Friday, August 05, 2005

Another day in Taipei and another typhoon…

So I sit here on my aunt’s couch with not much to do and a typhoon (#2 for the summer) blowing hard against the windows (scary, scary wind). Okay, I’m fudging just a bit. There is a lot for me to do (I have an essay on the Chinese Communist government system that I have yet to start), but for now I’m procrastinating…like usual.

Last night I walked through the apartment door drenched from a sudden typhoon downpour and what do I see? There's my aunt having the LAST of the milk I bought the other day. So, of course, I had no milk to eat with my cereal this morning. Sure, you’re thinking, “Oh, little Rose, stop complaining, it’s not that bad, at least you have other food and a dry place to sleep.” Yes, true, I shouldn’t complain, but it got me thinking that I really do love my milk and cereal in the morning. It’s just one of those meals that I look forward to most everyday. It’s one of my food rituals. Even with all the different chinese breakfast foods available here in Taiwan, I always make sure I have cereal at my aunt’s place.

At home in New York, I often buy two or three cartons of Cheerios from Costco at a time—and that’s just a 2 month supply for me (I live by myself, too). I’m particularly fond of having fresh berries with my Cheerios. I love blueberries, but as a student it can be prohibitively expensive to get them all the time. So I suffer a bit and add chopped strawberries instead. I haven’t been able to find plain Cheerios here in Taipei, so I’ve opted for Kellog’s Cornflakes. For me there’s something so comforting about a big bowl of cereal and milk. I haven't come across fresh berries (or at least ones that look edible), so I've been adding dried cranberries as a substitute. I love the crunch of cornflakes, the creaminess of the milk and the sweet tart flavor of the cranberries. This is going to sound like a television commercial, but it just jumpstarts my day.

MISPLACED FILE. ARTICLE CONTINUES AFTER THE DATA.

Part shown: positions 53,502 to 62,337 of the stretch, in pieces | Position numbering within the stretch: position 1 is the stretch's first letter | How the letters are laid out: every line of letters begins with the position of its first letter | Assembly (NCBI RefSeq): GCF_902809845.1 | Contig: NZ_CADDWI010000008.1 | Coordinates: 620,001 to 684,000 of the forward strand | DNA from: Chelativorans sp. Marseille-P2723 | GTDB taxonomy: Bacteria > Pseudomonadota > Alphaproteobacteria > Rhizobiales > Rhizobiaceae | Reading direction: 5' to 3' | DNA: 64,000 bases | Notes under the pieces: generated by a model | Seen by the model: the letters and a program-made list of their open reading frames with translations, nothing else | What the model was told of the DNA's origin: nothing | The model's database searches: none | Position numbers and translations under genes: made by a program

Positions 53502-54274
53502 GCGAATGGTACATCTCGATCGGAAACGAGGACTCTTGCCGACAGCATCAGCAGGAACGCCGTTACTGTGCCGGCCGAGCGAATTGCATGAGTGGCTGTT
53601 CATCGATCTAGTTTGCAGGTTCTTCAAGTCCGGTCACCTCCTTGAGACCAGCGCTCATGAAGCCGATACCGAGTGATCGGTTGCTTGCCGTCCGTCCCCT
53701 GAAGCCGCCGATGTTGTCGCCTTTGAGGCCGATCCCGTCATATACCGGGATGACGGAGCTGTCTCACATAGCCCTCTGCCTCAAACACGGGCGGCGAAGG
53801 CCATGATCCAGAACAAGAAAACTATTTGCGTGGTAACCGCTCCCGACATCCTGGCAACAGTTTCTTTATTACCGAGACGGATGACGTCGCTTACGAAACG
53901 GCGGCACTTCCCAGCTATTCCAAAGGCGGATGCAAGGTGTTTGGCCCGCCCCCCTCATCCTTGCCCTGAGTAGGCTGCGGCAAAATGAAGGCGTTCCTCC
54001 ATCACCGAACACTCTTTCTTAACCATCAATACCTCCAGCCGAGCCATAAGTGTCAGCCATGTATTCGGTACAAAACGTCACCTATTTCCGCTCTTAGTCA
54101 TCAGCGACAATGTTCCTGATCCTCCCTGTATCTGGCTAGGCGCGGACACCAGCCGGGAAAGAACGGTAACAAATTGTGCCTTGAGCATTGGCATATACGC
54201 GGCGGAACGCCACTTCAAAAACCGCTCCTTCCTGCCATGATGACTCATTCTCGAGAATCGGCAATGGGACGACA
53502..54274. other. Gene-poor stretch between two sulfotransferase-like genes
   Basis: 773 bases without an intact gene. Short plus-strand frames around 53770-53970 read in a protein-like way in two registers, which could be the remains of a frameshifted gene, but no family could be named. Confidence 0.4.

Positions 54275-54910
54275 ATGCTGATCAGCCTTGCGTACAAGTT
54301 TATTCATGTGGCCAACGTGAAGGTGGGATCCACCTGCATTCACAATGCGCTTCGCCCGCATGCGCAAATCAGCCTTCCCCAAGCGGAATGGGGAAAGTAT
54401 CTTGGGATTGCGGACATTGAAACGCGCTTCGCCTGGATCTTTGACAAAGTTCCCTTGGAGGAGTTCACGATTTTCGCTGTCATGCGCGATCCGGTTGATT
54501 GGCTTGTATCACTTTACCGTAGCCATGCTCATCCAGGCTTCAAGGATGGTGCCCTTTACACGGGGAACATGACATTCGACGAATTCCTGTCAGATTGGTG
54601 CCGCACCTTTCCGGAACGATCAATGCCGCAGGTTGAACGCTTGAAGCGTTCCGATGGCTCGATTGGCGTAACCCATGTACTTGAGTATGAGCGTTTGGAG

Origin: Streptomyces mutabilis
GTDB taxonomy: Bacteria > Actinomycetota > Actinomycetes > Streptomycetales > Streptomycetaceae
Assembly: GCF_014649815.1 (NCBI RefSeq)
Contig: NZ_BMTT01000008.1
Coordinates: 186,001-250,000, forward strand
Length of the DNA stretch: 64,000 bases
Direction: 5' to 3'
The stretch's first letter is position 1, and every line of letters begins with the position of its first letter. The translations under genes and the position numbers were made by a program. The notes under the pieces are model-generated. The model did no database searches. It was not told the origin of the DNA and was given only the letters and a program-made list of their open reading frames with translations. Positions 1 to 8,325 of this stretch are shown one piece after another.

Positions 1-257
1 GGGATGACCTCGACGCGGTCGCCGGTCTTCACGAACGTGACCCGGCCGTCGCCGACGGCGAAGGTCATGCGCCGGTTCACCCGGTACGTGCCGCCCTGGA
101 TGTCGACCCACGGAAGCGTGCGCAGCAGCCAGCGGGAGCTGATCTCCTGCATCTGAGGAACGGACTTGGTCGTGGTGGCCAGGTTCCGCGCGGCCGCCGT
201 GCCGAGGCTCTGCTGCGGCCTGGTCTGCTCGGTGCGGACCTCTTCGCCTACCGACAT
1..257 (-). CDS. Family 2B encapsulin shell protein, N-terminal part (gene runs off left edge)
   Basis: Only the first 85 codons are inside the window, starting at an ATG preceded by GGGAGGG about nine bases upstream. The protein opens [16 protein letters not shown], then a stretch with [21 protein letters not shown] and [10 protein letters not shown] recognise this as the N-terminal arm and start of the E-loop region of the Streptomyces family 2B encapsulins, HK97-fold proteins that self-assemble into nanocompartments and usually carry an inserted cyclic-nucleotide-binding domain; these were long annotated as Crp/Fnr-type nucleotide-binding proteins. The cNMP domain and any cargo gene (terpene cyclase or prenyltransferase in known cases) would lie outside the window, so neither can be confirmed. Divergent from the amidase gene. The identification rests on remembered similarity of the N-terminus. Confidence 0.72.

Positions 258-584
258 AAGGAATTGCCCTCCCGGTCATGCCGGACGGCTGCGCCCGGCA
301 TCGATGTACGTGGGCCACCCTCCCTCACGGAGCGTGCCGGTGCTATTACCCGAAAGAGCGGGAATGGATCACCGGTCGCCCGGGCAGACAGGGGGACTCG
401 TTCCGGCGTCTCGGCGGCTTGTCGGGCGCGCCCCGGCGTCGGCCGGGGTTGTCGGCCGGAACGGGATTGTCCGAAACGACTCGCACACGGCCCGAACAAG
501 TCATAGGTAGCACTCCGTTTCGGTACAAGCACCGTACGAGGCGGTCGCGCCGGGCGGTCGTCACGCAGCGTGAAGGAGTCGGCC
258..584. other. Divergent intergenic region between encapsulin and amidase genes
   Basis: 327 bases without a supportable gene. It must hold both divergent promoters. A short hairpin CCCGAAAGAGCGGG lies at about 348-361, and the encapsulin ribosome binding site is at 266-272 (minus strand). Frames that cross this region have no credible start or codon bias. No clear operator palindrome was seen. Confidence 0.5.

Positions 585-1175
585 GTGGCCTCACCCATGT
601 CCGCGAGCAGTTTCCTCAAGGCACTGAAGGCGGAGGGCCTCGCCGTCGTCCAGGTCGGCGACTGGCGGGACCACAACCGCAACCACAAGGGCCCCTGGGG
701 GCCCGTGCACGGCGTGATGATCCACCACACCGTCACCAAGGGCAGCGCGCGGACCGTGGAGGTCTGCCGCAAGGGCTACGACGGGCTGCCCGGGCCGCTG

So today I wake up with no milk and pretty much nothing but Korean 方便麵 (pronounced: fangbian mian)--instant noodles to eat. Granted, my aunt was a bit creative and cooked them with onions and eggs. And for what it’s worth it was decently tasty. But nothing beats cornflakes and milk for a great morning start.

Korean fangbianmian/instant noodles with eggs and onions


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